Fun perk: Each listing shows the countries of other guests staying during your selected date. This is useful if you know you either dig the idea of being around travelers from your home country or if you'd prefer to explore other cultures.
Sometimes once in a lifetime vacations deserve a little extra luxury, you know? Maybe you just want something that has the amenities of home rather than a hotel. Airbnb offers affordable homes, apartments, and private rooms throughout the world. You'll search by location, date and guests and be given a variety of options including entire homes, entire apartments, a room in a hosts' home, and even campervans and glamping. Most properties allow you to use the living room and kitchen.
If you have a travel partner you can share a bed with, definitely check for an Airbnb. It's often cheaper or the same price for you to split a private room than it is for two people to get dorm beds.
Airbnb does a lot for rating their hosts. Some listings earn the Superhost badge for responsiveness, cleanliness, and exceptional service, among other things.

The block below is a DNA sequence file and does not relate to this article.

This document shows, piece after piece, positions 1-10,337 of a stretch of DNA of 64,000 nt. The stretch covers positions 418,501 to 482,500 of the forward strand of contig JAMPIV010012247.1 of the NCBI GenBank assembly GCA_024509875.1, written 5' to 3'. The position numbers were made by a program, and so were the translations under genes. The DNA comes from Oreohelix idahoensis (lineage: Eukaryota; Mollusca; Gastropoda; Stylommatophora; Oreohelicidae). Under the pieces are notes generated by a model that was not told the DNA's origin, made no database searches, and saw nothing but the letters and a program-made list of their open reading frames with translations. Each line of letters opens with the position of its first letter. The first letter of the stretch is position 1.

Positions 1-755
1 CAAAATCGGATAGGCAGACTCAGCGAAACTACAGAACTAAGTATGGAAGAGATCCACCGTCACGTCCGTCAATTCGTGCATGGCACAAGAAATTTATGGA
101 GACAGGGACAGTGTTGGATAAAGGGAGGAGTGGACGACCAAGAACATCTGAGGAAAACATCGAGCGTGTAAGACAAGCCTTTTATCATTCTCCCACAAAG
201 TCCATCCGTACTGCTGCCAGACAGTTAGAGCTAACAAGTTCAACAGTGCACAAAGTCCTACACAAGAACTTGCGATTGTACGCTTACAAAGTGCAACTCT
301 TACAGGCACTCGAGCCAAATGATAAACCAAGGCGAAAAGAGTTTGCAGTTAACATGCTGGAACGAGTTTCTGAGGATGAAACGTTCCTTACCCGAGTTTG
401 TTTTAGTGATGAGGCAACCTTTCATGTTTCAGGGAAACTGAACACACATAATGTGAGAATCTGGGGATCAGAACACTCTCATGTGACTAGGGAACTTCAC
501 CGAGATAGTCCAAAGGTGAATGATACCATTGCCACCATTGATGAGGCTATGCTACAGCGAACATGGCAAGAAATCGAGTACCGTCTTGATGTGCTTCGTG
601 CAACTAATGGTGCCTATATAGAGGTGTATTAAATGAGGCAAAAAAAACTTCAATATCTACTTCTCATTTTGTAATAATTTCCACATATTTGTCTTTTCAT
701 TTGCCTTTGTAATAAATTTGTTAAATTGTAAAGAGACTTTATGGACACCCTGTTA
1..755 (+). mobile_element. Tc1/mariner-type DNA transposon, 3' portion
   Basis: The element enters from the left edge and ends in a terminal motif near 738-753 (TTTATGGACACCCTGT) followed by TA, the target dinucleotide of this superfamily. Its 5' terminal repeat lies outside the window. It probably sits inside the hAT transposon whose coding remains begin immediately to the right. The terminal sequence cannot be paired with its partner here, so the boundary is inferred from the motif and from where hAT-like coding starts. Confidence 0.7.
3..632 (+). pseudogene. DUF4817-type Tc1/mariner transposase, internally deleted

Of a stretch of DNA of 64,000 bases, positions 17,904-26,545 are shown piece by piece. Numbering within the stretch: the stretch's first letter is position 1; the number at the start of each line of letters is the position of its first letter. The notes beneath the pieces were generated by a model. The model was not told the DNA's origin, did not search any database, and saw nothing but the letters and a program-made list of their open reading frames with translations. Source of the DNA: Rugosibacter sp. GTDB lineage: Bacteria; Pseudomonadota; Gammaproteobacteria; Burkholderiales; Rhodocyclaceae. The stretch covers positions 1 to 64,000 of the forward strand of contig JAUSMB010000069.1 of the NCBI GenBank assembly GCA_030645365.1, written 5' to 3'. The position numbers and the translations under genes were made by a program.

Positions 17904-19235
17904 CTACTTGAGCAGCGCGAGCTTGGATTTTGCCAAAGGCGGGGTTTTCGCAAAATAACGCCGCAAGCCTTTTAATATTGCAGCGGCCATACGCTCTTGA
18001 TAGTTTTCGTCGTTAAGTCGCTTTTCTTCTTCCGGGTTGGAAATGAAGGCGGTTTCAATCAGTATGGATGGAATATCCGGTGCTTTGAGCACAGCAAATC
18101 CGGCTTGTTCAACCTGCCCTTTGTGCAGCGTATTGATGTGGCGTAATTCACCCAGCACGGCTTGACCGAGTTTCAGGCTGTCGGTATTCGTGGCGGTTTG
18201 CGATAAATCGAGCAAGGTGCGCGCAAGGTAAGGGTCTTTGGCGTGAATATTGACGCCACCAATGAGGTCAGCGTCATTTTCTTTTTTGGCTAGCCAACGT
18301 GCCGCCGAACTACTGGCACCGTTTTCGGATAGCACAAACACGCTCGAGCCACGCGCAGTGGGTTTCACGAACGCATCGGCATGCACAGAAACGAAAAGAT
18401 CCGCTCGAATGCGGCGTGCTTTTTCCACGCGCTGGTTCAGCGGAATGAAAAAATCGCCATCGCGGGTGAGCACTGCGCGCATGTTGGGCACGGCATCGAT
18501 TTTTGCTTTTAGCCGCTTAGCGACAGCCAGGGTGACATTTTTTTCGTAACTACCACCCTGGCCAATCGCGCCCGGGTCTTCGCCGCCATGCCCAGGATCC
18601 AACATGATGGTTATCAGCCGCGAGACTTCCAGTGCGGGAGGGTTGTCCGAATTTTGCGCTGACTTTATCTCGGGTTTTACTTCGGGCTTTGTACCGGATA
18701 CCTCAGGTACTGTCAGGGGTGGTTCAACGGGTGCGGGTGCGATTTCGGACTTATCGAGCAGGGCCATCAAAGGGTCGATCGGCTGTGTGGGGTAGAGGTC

If you are searching for a homestay experience where the host lives in the house, you can usually find private rooms with this condition. Airbnb in some countries also includes hostels that are considered guesthouses, which is a wonderful cultural experience . The platform offers a chat feature so you can get specifics about the house, arrival, and the area by messaging with your host.
The price you see in the search results is not the final price. Airbnb adds a service fee and most hosts also add a cleaning fee. Some properties require a minimum stay.
Fun perk: Airbnb has started offering bookings for activities as well. For example, you can set up cooking classes, boat rides, and coffee tastings in the cities you are searching.
(* Some of these are affiliate links, meaning when you use my referral, I may get a kickback from the company. Please use these links to support me!*)
Check out my Facebook Live Chat about my process for booking a bed.
Which sites do you use to book accommodations? What are your must-have amenities, even when you're on a budget?
Blog/video coming soon on determining which type of accommodation is best for you. Leave a comment and let me know what else you want to learn about travel and lifestyle!